This is another major factor which can improve your kids, musically. Right from their childhood, try to make your kids independent. Encourage them to do things on their own. This will help in developing their problem solving abilities but will also help them practice better. Thus, your kid will be able to cope, even in the worst of all situations.
They will feel independent and good about themselves while handling the little musical activities alone. However, while giving them the opportunity don’t forget to keep a close watch. Help them practice and if they can’t do anything even after trying, always encourage them for trying.
Spending Special Moments with Kids
With the hustle and bustle of our lives, it becomes pretty difficult to keep pace with the kids. But if you want them to motivate them for their musical lesions try to spend some special moments with them. Talk to them and engage in any activity, which both of you love. This will foster their emotional development and the relationship between you and your child.
All in all, follow these guidelines to motivate your kids to practice some good music. These tips will surely help them get rid of all behavioral and emotional problems and they’ll soon enjoy music as much as you do, perhaps even more.
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Practice makes you better, not perfect.
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Motivating Your Child to Practice.
It’s the question teachers get asked the most: “How do I get the kids to practice?”.
More often than not, it is not the practice that children hate, it is the negative associations that come with practice. These negative associations often come from the notion that in order for music lessons to be a success, students need to contribute long hours of methodical practice in order to reach a certain goal. Whilst placing goals are important, let’s not forget that if practice and ‘the journey’ are not enjoyable it is likely that your child will be give up on themselves long before the destination is even realised. Via Music Central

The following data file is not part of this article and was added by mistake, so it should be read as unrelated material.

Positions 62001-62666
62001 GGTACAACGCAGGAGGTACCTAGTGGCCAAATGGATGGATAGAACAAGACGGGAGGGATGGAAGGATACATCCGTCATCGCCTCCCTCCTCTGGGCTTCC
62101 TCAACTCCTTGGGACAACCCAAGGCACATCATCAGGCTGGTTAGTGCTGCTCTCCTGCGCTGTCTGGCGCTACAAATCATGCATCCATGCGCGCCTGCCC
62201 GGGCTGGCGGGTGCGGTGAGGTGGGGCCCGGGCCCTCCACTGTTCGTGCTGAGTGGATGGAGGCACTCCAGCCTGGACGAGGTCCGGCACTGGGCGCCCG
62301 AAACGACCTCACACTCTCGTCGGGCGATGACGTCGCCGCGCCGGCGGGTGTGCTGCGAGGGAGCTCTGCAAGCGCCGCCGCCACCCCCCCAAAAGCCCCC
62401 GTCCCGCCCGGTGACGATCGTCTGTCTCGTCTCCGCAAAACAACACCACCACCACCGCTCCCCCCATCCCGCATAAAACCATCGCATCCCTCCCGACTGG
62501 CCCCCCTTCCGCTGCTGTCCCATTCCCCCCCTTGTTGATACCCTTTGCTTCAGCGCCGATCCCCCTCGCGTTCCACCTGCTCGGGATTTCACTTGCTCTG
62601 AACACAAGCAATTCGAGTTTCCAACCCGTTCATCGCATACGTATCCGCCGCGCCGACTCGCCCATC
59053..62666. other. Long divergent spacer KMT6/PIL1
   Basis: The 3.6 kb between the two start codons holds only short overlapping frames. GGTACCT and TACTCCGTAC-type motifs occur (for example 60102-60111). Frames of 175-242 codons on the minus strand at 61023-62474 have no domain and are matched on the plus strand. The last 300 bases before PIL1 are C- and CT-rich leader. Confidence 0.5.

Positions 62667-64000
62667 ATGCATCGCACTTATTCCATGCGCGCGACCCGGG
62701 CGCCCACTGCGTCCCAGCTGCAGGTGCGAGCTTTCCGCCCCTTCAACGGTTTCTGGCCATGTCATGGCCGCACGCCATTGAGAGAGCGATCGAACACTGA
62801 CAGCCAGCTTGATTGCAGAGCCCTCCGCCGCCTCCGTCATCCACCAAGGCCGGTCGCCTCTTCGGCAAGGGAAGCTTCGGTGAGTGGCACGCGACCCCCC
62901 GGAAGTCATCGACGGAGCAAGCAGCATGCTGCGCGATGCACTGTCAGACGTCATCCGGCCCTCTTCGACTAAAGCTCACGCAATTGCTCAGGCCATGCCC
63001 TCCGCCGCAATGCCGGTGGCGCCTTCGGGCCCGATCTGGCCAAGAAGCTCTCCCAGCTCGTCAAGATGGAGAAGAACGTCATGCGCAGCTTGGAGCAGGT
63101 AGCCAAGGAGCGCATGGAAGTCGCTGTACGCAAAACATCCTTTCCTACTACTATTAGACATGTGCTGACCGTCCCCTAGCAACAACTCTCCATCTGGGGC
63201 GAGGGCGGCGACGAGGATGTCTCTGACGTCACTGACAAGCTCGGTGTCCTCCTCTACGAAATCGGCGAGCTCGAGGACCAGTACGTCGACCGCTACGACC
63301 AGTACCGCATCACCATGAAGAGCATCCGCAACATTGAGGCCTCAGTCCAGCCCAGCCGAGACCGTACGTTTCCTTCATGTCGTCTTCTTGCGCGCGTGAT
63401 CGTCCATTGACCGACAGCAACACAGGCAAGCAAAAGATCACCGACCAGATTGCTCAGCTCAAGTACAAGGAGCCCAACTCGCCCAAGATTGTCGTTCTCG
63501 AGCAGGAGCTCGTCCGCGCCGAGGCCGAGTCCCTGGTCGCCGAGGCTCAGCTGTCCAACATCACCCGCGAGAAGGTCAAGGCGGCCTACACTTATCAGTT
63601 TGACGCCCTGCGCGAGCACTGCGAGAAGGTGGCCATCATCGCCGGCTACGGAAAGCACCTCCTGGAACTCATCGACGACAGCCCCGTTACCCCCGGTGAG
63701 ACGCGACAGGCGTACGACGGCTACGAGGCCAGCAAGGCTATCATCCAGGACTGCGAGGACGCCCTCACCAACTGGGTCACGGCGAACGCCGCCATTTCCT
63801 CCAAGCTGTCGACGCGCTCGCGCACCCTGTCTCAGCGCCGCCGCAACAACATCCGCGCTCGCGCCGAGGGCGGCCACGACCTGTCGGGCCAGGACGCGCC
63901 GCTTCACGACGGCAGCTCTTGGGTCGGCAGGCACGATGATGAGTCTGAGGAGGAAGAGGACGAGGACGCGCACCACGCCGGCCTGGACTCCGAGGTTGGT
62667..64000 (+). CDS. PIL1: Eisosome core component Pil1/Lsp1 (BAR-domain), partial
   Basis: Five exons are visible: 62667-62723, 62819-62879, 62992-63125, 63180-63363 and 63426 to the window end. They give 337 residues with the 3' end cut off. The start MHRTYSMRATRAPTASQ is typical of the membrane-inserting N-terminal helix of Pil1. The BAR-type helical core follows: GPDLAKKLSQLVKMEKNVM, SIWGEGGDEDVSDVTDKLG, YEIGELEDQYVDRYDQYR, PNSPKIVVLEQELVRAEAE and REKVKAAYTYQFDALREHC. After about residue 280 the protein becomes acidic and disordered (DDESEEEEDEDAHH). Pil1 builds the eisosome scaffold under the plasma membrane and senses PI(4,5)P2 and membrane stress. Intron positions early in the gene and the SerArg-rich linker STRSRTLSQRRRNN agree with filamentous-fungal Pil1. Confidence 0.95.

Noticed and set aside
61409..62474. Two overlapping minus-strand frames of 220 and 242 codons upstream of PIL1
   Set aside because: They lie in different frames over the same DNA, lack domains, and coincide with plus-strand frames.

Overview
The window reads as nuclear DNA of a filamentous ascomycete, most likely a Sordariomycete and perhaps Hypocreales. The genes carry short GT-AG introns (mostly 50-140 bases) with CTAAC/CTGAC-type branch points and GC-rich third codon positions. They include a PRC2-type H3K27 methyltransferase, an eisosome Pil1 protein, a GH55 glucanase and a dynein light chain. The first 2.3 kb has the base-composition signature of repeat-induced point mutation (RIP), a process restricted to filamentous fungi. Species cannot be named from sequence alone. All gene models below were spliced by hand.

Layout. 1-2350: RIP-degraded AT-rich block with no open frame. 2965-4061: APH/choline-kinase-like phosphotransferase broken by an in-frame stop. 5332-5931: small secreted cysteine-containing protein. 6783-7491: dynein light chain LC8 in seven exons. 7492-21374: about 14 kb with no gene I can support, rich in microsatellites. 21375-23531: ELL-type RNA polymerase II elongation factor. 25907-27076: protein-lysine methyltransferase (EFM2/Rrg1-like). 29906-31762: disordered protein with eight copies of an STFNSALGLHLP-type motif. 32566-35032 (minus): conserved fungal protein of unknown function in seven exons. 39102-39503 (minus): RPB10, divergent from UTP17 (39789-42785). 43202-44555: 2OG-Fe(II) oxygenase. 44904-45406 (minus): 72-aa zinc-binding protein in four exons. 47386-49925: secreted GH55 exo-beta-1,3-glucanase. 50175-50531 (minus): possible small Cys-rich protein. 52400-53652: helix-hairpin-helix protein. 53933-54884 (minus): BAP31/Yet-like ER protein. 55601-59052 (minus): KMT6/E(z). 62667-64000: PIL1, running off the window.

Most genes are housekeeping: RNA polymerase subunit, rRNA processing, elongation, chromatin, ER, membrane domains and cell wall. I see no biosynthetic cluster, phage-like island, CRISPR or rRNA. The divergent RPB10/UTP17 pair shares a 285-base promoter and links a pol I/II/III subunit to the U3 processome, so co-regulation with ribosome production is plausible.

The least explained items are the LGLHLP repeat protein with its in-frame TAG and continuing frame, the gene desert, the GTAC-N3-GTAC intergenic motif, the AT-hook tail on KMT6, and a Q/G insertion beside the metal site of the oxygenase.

5 Effective Tips To Help Motivate Your Child’s Music Practice
// We all know that doing things consistently in life is a BIG challenge, below are 5 tips to help you stay motivated.
1. Make a poster for your overall practice goal and the steps necessary for achieving the goal
Having a visual of a big goal with smaller steps on how to achieve it makes an insurmountable task doable. If a step feels too big, break it down into smaller steps. Breaking down overwhelming goals into doable steps is an extremely important part of practice. Via Songbird Rising
Piano Practice Guides For Motivating Students- Free Resources
Have you ever wondered how a student’s practice diary or assignment book can best support their development as a musician or if there’s even any point in writing things down each week? Have you ever wondered if there are better ways that you can guide your students to practise effectively during the week?
Many of us write notes in students’ books without much thought about whether this will actually help their practice, if they agree with the goals we set, whether they can even read our handwriting (!) or if it’s actually more of a reference for us to remember what they did last lesson! Via Timtopham